Know a good UD website or resource?
The Accessible Virtual Community
Restaurants and Dining
Menus are just one of the unique features of the restaurant experience. Check out some new approaches to accessibility in the food service and restaurant industry that go beyond the ADA. To search for more related information, you can go to our Search Page.
This 2009 pdf Checklist is designed to be a convenient tool for identifying architectural and communication barriers in restaurants which prevent full access and which may be encountered by people with disabilities. Guidance for how to perform anaccessibility survey is included in the introduction and helpful illustrations are also included (though no text equivalent was available).
BluePath & DBTAC Northwest Center for Continuing Education in Rehabilitation, University of Washington
This pdf document looks at the construction of restaurants, in general,and includes accessibility considerations.
City of Riverside- Building and Safety
This checklist includes categories of: Getting into the Restaurant, Access to Foodservice Areas, Access to Restrooms, and more.
Disability Law Center, Salt Lake City, Utah
The checklist presents information in summary form on the Department of Transportation (DOT) and the Department of Justice (DOJ) regulations implementing the ADA on restaurants and cafeterias. The checklist must be used with the DOT and DOJ regulations and ADAAG to ensure accuracy. This checklist is intended for technical assistance purposes only.
United States Access Board
Barrier Free Choices is a detailed website which allows individuals with disabilities to search for a restaurant through an extensive checklist which includes payment options, dining options, special dietary considerations, special requirements, and various other options.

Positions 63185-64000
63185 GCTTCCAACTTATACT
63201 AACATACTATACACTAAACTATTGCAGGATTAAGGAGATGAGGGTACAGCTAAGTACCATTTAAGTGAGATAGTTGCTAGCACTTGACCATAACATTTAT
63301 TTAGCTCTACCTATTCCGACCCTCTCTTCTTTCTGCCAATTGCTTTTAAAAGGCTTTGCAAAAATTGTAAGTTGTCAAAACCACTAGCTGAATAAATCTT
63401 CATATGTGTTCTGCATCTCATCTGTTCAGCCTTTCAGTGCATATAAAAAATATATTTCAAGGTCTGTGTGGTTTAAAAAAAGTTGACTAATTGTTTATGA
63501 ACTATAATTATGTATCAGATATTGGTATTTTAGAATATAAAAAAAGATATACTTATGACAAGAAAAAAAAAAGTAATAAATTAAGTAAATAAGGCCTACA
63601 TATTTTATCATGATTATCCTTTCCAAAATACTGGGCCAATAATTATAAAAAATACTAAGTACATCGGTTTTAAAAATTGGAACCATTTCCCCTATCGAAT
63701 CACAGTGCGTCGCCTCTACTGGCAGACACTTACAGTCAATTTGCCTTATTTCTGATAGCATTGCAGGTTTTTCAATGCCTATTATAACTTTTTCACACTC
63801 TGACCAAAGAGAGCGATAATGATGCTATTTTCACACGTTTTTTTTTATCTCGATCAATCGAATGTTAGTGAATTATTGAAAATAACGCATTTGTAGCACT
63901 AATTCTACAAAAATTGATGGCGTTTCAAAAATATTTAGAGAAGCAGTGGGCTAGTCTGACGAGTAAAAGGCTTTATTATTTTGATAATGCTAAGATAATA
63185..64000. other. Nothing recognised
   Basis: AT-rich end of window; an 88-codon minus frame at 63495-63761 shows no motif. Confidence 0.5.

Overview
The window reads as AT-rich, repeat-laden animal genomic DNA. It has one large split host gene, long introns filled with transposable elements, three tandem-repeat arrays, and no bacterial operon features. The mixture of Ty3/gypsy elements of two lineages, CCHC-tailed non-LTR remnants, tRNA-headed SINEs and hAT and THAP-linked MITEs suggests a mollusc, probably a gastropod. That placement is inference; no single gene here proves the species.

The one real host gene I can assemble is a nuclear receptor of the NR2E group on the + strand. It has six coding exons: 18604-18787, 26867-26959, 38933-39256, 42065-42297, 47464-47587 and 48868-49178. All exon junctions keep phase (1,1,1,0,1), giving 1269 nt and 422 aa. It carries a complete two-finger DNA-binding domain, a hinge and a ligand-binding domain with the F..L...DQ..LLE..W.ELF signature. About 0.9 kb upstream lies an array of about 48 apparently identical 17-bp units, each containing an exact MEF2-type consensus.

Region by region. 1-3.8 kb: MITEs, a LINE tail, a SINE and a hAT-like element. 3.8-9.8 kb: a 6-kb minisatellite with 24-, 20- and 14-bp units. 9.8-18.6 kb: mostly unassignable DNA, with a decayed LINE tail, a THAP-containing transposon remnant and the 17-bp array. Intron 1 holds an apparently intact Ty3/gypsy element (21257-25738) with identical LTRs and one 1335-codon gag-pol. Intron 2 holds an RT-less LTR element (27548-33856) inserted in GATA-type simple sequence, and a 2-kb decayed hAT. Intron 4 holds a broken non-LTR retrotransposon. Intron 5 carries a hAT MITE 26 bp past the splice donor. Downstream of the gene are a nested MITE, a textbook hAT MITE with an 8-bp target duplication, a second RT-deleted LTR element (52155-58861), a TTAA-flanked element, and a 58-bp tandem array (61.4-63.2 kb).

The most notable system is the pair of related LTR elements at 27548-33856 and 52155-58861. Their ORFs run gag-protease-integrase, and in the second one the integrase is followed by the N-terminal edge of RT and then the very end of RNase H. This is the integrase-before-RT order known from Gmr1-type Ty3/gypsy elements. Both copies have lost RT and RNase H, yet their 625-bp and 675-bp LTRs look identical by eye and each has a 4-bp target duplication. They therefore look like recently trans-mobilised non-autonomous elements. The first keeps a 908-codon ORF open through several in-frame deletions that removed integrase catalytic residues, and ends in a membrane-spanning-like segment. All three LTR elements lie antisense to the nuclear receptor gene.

Barrier Free Choices
"The Center for Universal Design (CUD) is a national information, technical assistance, and research center that evaluates, develops, and promotes accessible and universal design in housing, commercial and public facilities, outdoor environments, and products. Our mission is to improve environments and products through design innovation, research, education, and design assistance." The website includes news, articles and many resources.
North Carolina State University
Persons with disabilities like other consumers shop and work in retail stores. There are a number of simple and inexpensive ways to make your retail business more disability friendly. Some involve changes in appearance, others in physical arrangements. This web page offers suggestions which can greatly enhance the universal access to a store or business.
The AT Network - a project of the California Department of Rehabilitation
Guidelines for the accessibility of restaurants and cafeterias are highlighted here. Illustrations and discussions are offered for the different aspects of accessible design. A link to the specific ADA Standards for Accessible Design 5: Restaurants and Cafeterias, as well as state codes, are provided here.
Association of Science-Technology Centers Incorporated
This article provides information about Menus That Talk (MTT), which are DVD-sized push button devices that read menu items for patrons with disabilities. The background of Menus That Talk, benefits for diners with disabilities, and benefits for restaurants that provide Menus That Talk to their customers are presented.
This web page offers information regarding refrigerators and their accessibility. Some adults are short. Others can't raise their arms. Many use wheelchairs.
This Canadian company, SPH Ltd., assists restaurants and others in the hospitality sector with addressing accessibility issues - identifying, removing and preventing barriers faced by persons with disabilities. This web page offers five guidelines.
SPH Planning and Consulting Ltd.
Restaurant Survey for Hearing Accessibility
This Word document has an unkown source, but appears to be from a member of the Hearing Loss Association of America-Rochester Chapter. Several considerations for hearing accessibility are included for consideration, but the standards do not include referenced sources.